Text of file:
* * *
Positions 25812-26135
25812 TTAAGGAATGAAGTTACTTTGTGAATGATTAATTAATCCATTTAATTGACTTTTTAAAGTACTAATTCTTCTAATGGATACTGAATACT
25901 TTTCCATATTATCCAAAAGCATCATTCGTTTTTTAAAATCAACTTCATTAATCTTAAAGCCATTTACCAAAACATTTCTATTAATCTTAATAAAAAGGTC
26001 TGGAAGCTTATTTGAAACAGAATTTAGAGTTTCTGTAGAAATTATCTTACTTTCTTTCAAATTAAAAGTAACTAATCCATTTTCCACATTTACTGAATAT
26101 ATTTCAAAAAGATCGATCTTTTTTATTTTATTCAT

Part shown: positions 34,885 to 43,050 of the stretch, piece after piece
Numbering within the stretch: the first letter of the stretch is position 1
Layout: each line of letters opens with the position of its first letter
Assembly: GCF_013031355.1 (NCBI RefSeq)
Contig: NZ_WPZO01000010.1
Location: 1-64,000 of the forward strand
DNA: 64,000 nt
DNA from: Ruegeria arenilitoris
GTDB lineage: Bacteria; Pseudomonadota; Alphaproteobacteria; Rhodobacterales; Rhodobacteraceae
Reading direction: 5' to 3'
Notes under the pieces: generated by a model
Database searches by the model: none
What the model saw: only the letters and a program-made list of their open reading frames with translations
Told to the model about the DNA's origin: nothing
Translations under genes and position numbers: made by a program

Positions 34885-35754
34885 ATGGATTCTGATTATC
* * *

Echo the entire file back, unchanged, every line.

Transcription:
Positions 25812-26135
25812 TTAAGGAATGAAGTTACTTTGTGAATGATTAATTAATCCATTTAATTGACTTTTTAAAGTACTAATTCTTCTAATGGATACTGAATACT
25901 TTTCCATATTATCCAAAAGCATCATTCGTTTTTTAAAATCAACTTCATTAATCTTAAAGCCATTTACCAAAACATTTCTATTAATCTTAATAAAAAGGTC
26001 TGGAAGCTTATTTGAAACAGAATTTAGAGTTTCTGTAGAAATTATCTTACTTTCTTTCAAATTAAAAGTAACTAATCCATTTTCCACATTTACTGAATAT
26101 ATTTCAAAAAGATCGATCTTTTTTATTTTATTCAT

Part shown: positions 34,885 to 43,050 of the stretch, piece after piece
Numbering within the stretch: the first letter of the stretch is position 1
Layout: each line of letters opens with the position of its first letter
Assembly: GCF_013031355.1 (NCBI RefSeq)
Contig: NZ_WPZO01000010.1
Location: 1-64,000 of the forward strand
DNA: 64,000 nt
DNA from: Ruegeria arenilitoris
GTDB lineage: Bacteria; Pseudomonadota; Alphaproteobacteria; Rhodobacterales; Rhodobacteraceae
Reading direction: 5' to 3'
Notes under the pieces: generated by a model
Database searches by the model: none
What the model saw: only the letters and a program-made list of their open reading frames with translations
Told to the model about the DNA's origin: nothing
Translations under genes and position numbers: made by a program

Positions 34885-35754
34885 ATGGATTCTGATTATC